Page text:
FEAR nailed it because going toe to toe with the enemy was tough but you had powers that leveled the playing field. Yeah, the enemies were tough and would use cover fire, flanking, and other tactics but you could slow down time.

#7 Posted by Black_Knight_00 (18775 posts) -

@dvader654 said:

Too good of an AI could ruin a game, the entire point of the game is for YOU to be the best most powerful character in the game.

Says who? Some games are about smashing your face against a wall of difficulty over and over and over until you eventually master it and outsmart/outperform the computer.

#8 Posted by platinumking320 (667 posts) -

@dvader654 said:

Too good of an AI could ruin a game, the entire point of the game is for YOU to be the best most powerful character in the game. If you are not then you are just playing some strange form of multiplayer. The key to excellent gameplay is not to make the most advanced AI but to make enemies that fit the rules of the game would, that give the player interesting ways to defeat them. The fun comes from how you defeat the enemies and how the game grows around that concept, adding new powers and tougher enemies that make use of those powers.

Don't get me wrong, AI can be an excellent tool but it should not be so good that it breaks the rules of the game. Case in point MGS, if the guards could actually see and react like a real human no one would be able to finish Ground Zeroes. It's a game, the fun comes from manipulating the rules of the game world.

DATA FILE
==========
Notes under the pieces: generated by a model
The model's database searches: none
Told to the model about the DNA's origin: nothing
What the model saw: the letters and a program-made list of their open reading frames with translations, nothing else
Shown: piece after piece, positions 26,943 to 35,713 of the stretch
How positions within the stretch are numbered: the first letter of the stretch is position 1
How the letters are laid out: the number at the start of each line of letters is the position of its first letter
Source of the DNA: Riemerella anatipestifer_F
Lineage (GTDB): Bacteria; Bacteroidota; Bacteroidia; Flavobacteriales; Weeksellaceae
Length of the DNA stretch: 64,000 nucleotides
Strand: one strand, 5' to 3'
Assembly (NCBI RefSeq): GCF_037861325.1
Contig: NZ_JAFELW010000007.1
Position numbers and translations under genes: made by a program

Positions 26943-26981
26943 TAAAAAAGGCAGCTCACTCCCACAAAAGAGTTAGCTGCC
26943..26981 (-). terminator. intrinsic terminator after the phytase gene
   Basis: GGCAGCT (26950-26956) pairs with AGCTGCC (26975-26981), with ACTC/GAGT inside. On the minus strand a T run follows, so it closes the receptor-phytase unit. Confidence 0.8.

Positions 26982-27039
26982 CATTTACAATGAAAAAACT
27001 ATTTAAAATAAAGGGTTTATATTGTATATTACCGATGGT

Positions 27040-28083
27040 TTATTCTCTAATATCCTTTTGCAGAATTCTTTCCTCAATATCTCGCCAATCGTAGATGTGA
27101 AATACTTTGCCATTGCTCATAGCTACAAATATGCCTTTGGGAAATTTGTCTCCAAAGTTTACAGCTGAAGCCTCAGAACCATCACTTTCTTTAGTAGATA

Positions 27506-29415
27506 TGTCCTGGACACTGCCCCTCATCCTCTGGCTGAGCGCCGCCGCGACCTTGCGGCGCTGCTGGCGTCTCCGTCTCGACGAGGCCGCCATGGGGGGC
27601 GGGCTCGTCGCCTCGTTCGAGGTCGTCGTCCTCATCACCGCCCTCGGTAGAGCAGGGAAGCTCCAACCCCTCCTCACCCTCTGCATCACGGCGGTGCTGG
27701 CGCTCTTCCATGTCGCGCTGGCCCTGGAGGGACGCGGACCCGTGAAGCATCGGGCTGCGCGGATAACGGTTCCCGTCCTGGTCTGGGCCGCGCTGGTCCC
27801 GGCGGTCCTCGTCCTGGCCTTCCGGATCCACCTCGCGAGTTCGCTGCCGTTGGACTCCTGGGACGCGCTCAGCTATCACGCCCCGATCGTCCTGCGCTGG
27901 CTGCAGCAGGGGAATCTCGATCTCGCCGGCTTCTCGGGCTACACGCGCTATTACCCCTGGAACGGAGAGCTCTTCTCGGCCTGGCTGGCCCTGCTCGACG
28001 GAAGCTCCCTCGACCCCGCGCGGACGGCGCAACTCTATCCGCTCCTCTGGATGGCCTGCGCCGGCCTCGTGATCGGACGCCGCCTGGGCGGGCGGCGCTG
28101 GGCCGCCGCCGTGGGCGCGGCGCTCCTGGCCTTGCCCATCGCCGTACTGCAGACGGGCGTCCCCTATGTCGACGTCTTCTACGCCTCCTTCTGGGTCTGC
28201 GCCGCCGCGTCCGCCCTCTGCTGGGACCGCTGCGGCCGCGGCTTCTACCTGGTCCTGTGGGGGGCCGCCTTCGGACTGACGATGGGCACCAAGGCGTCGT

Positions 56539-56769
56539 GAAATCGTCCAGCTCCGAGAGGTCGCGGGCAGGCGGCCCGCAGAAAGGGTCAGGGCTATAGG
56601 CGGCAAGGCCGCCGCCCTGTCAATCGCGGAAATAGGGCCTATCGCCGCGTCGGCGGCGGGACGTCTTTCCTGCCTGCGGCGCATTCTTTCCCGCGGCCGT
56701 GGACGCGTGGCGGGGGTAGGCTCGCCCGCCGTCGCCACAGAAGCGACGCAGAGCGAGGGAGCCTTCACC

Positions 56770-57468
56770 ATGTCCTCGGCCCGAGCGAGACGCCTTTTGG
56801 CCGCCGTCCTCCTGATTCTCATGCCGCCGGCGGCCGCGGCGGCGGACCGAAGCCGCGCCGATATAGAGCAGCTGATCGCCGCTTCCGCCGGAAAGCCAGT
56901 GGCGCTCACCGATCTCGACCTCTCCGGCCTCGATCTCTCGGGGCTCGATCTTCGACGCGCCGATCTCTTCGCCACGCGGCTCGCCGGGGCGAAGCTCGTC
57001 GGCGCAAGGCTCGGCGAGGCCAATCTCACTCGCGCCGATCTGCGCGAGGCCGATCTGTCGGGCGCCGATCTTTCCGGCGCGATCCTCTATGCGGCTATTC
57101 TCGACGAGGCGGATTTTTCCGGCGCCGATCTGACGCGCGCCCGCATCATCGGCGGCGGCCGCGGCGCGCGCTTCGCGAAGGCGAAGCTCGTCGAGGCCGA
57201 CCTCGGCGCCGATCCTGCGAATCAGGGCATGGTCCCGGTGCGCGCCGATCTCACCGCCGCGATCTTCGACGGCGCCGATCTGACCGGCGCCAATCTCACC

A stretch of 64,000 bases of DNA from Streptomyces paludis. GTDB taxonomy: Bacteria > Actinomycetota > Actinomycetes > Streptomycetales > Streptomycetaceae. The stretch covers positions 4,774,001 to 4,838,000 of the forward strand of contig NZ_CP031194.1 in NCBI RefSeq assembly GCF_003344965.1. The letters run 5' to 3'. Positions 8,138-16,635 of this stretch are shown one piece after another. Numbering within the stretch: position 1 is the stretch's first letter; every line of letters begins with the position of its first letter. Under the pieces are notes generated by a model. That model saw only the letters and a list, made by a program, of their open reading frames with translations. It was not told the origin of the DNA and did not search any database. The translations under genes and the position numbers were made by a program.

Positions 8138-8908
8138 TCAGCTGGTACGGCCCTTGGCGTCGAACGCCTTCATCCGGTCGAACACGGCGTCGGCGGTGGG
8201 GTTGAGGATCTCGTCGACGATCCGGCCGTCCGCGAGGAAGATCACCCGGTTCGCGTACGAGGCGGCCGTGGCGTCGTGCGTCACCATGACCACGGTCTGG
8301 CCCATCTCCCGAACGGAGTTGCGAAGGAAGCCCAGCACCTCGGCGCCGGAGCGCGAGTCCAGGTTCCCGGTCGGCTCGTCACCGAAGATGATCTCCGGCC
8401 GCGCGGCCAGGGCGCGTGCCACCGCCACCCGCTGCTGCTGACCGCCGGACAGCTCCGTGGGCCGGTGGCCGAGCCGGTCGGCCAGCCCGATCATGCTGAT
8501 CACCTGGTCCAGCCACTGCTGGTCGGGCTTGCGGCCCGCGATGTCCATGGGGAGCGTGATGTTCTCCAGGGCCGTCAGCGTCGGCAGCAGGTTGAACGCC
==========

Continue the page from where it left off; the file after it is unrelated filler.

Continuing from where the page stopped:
Sure I understand its about simulation, and conditioning the environment. But many seem to put more emphasis on domination in combat and leave outwitting and deception more in the realm of stealth. It can play like something else but the battle should feel like a mid-hard battle in a fighting game. Like Ryu in streetfighter, when you're familiar with the system, you're just looking for a 'good exchange' a circular conflict to heighten the tension and suspense.

Levels of damage and failure could be adjusted to accommodate for new advantages given to the computer. There were times when I played MK Trilogy back in the day and I would lower all hit damage to 10% just to see how much 'simulated drama' I could get out of one round.